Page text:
Though the content of this book speaks directly to and about women, shame is universal and that point is made repeatedly. There is even a section at the end that describes where she was at with shame research on men at the time of the writing for this and what prompted her to begin it. That's one of my favorite stories because it prompted me to take a look at what behaviors and actions I may be doing that reinforces shame for my husband and could potentially grow it in our son.
Nevertheless, this book is about women and the specific shame triggers that we have. I love the way motherhood and parenting are separated because our expectations to be or want to be a mother and how many kids we should or should want to have are completely separate from how good we are at parenting them. Those are just two of the twelve shame categories that are explained in this book.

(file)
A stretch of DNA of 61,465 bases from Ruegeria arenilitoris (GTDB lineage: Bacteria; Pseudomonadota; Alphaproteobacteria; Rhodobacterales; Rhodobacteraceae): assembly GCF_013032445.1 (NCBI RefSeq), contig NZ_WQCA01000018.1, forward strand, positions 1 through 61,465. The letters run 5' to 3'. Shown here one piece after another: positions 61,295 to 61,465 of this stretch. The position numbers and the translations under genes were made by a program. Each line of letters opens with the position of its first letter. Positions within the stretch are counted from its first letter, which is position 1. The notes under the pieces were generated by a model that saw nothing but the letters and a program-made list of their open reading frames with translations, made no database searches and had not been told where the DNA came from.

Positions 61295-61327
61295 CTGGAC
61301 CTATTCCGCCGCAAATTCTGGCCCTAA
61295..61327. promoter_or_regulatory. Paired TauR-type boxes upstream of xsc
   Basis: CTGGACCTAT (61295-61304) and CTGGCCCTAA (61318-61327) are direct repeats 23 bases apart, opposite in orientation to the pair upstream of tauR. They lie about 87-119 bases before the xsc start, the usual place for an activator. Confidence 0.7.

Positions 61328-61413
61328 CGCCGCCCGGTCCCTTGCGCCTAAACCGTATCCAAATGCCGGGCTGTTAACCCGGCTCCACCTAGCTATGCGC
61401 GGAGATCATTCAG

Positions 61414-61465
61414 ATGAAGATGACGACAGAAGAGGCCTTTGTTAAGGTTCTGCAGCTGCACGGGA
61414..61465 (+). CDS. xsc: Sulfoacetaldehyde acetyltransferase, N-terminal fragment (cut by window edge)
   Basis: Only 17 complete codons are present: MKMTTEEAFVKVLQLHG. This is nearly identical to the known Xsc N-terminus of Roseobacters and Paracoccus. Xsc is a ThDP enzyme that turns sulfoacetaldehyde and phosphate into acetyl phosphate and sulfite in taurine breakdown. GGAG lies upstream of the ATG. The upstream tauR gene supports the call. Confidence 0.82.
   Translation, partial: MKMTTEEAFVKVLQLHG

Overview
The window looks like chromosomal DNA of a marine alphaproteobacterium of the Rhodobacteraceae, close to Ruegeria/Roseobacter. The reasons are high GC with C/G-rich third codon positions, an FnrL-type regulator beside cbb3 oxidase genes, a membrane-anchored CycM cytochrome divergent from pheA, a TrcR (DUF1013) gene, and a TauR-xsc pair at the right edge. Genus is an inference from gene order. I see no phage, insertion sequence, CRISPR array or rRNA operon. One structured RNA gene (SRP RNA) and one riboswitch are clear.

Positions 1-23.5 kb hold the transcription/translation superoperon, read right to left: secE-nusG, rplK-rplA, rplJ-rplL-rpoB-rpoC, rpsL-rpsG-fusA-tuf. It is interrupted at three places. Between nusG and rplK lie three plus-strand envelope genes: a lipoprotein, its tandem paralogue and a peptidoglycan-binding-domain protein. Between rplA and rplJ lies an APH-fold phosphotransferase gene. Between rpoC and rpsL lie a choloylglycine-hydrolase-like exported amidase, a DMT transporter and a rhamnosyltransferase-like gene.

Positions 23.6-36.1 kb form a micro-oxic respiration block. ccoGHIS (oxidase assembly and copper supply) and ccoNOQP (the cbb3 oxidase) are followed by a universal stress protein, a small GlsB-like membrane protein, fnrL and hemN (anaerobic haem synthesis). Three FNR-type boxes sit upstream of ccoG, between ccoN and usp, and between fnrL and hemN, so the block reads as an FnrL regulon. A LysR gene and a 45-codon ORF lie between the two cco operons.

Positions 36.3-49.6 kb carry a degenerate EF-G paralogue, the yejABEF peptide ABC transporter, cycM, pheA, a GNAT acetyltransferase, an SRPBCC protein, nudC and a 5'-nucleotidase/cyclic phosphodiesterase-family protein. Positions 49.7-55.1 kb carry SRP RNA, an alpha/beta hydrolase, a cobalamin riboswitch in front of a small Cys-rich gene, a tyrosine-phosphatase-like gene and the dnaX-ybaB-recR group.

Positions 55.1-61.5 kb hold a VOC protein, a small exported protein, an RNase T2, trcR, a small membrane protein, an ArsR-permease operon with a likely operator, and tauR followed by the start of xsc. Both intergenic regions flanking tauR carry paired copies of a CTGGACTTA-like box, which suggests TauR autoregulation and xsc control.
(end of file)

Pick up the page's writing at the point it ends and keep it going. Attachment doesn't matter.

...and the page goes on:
I LOVE the section on critical awareness and how our personal problems contribute to societal problems and so personal changes aren't always enough. We must also not be a part of the problem of perpetuating shame or allowing it to perpetuate. Then there's a great section on stereotyping, how harmful it is, and exercises she does to make it obvious that we need to stop putting people into categories like that.